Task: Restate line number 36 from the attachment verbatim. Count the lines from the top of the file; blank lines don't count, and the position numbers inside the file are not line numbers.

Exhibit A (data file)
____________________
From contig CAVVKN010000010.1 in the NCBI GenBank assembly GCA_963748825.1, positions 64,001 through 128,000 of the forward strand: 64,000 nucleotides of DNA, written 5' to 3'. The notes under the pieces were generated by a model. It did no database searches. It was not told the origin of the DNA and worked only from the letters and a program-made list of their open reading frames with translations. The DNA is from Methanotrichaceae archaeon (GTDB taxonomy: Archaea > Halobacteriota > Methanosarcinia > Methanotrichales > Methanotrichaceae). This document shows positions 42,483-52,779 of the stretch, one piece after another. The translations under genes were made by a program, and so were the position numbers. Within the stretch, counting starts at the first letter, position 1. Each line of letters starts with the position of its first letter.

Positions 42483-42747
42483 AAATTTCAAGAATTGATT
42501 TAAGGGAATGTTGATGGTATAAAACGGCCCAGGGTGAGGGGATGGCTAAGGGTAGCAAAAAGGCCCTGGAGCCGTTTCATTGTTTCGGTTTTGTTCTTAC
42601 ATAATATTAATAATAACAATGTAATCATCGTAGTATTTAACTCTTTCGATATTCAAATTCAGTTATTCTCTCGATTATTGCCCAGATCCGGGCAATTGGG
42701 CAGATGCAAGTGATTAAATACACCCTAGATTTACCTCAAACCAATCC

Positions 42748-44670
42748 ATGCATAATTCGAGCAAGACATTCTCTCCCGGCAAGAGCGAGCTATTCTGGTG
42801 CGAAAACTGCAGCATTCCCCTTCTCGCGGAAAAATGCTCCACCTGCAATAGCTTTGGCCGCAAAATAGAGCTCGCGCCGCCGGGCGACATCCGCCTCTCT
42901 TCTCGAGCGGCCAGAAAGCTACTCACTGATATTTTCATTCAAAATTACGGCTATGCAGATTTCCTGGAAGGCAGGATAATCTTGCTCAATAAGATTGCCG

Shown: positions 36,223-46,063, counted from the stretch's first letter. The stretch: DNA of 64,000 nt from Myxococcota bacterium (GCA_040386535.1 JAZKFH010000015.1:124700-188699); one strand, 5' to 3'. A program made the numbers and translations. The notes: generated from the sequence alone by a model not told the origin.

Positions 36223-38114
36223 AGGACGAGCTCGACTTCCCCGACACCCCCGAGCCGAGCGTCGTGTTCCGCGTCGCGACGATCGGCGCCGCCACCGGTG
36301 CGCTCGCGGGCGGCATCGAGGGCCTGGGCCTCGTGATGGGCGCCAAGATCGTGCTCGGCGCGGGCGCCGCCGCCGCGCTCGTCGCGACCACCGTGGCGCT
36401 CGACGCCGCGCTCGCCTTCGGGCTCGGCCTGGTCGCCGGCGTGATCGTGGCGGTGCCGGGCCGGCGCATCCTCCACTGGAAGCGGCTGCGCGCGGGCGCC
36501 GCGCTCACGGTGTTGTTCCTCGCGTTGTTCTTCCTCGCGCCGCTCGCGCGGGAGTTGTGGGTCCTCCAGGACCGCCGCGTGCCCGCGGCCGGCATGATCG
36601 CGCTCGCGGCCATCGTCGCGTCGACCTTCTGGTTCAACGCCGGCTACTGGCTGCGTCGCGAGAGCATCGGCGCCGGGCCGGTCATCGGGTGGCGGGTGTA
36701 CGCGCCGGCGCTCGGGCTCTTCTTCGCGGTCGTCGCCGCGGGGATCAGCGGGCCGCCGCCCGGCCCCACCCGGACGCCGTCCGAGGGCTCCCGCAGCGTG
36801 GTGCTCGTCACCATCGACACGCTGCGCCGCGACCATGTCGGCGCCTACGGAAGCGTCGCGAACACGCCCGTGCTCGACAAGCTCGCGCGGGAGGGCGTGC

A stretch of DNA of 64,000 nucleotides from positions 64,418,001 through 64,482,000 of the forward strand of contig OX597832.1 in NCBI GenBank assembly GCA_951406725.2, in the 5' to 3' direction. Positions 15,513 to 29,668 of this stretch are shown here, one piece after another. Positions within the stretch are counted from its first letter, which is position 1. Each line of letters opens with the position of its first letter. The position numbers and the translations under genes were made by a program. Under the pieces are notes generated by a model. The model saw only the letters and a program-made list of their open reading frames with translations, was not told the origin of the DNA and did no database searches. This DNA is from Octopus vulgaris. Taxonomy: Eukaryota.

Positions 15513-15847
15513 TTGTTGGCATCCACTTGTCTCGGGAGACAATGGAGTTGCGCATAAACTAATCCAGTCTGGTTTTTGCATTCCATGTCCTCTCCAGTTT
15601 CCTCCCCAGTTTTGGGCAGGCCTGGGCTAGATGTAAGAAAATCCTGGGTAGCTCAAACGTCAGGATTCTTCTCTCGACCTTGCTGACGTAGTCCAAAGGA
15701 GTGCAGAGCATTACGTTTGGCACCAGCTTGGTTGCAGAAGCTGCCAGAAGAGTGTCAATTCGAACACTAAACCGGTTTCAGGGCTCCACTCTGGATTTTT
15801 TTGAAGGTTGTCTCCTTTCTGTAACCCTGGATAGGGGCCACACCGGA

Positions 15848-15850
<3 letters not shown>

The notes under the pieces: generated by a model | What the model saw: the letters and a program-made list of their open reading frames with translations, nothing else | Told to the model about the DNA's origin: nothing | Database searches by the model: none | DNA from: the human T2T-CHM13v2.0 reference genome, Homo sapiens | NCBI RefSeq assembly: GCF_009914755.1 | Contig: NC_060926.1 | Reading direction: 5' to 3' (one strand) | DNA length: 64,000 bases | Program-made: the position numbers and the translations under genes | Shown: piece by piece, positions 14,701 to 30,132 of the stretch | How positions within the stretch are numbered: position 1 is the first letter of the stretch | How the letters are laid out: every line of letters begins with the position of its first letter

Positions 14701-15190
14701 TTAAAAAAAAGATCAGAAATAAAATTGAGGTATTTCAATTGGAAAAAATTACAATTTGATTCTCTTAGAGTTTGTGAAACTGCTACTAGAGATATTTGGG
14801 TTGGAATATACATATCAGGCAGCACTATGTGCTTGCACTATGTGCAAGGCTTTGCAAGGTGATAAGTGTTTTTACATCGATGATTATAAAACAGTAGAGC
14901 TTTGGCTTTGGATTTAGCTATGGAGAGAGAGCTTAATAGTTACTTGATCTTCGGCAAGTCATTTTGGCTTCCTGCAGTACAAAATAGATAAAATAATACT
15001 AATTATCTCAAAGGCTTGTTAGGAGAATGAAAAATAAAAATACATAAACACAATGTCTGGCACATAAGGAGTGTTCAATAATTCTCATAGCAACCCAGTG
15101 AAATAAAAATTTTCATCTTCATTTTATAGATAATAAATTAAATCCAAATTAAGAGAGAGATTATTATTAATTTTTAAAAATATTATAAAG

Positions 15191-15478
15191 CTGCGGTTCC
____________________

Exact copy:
15191 CTGCGGTTCC